There is considerable unease in Yorkshire among some who work in agriculture that just two of 46 trial proposals by the Department for Environment, Food and Rural Affairs of new payments to reward the delivery of “public goods” are to be led by farmers; as well as worries about the absence of long-term guarantees about the future of the new system and a lack of firm definitions about precisely what work will be eligible for funding.
Of course, the purpose of such trials is to identify difficulties and firm up policies, while the final scheme is proposed to be phased in over seven years until widespread adoption in 2028.
But given the extent of concerns about the potential impact of a badly-handled Brexit among the farming community - with officials in Wales warning this week that there could be ‘civil unrest’ in rural communities should a no-deal exit decimate their livelihoods by affecting their ability to sell produce to Europe - any worries about the trials system should be addressed as a priority.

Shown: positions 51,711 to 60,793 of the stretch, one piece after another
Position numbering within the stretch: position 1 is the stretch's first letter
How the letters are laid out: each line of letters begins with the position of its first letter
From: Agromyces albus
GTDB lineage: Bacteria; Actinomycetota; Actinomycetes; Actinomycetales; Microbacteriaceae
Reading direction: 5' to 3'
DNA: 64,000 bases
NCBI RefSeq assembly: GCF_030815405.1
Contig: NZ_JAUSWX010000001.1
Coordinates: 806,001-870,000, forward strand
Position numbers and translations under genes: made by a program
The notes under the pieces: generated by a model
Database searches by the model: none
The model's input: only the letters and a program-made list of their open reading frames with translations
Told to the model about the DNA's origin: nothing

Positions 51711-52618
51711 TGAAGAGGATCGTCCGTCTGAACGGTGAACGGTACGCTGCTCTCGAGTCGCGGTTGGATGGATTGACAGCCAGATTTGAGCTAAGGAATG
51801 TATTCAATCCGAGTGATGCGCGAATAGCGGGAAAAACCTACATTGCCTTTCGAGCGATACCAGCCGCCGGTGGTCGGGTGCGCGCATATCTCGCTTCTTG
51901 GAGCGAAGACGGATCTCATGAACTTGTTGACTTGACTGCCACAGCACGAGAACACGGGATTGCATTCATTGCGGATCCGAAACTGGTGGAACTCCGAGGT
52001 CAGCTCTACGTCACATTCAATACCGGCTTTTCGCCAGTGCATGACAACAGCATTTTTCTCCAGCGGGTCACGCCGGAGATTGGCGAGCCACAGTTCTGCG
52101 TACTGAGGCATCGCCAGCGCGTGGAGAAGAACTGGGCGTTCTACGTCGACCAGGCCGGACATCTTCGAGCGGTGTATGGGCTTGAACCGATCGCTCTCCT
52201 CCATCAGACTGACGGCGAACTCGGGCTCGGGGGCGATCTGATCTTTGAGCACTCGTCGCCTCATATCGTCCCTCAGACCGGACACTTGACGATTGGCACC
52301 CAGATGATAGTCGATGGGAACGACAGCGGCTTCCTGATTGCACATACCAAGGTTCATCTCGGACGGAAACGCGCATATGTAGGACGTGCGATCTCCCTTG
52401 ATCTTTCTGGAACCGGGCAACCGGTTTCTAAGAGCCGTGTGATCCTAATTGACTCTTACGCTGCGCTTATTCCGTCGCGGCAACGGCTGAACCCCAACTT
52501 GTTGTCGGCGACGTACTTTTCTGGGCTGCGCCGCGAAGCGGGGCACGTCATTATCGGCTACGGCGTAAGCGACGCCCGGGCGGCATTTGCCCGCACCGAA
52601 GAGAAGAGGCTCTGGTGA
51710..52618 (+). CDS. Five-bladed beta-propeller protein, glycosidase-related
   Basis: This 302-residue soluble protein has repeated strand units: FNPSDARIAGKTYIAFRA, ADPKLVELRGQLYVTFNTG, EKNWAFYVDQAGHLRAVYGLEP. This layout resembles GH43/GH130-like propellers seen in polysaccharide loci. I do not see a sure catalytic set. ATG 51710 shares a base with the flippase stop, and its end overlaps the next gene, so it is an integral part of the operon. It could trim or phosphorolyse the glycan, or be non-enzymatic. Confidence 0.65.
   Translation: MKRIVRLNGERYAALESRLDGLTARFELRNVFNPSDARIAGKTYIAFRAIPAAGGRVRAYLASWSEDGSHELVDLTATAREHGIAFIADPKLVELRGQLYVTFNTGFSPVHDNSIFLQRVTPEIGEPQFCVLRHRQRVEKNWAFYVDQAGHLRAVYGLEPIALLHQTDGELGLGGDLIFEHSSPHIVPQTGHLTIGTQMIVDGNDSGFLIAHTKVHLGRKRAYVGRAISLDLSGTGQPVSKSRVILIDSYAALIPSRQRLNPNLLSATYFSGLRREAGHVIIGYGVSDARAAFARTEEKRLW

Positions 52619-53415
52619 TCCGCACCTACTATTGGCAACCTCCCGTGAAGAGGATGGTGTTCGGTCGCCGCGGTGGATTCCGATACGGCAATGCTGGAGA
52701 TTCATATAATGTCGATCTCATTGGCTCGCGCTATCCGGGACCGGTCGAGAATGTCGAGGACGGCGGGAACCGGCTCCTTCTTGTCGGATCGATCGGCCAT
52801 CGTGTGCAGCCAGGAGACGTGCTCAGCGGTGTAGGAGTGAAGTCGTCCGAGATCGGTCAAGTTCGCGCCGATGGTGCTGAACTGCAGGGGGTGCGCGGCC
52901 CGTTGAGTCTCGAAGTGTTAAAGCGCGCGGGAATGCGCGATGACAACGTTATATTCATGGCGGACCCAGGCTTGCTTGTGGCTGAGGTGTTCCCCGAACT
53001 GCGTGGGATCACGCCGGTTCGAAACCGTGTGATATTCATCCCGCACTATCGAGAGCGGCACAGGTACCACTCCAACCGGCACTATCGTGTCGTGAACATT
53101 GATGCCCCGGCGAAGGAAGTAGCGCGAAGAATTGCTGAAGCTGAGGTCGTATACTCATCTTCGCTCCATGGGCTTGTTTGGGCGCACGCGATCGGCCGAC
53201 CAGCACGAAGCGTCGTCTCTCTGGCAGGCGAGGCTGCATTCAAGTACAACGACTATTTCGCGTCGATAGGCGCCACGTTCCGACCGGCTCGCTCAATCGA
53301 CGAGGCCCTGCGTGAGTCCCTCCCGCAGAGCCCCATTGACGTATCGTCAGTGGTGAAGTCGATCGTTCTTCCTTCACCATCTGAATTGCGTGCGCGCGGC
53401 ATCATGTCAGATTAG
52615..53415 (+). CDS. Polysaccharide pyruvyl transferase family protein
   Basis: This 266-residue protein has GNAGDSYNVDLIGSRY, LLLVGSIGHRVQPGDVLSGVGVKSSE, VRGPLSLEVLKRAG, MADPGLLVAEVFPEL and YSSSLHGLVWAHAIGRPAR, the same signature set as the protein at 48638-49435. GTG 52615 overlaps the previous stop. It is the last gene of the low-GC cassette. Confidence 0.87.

A central tenet of the Leave campaign in 2016 - led by the new Prime Minister Boris Johnson - was the promise that departing the EU offered an opportunity for people to take back control.
That is exactly what should happen in this case where farmers currently feel they have a lack of involvement in a process with massive ramifications for their work in years to come.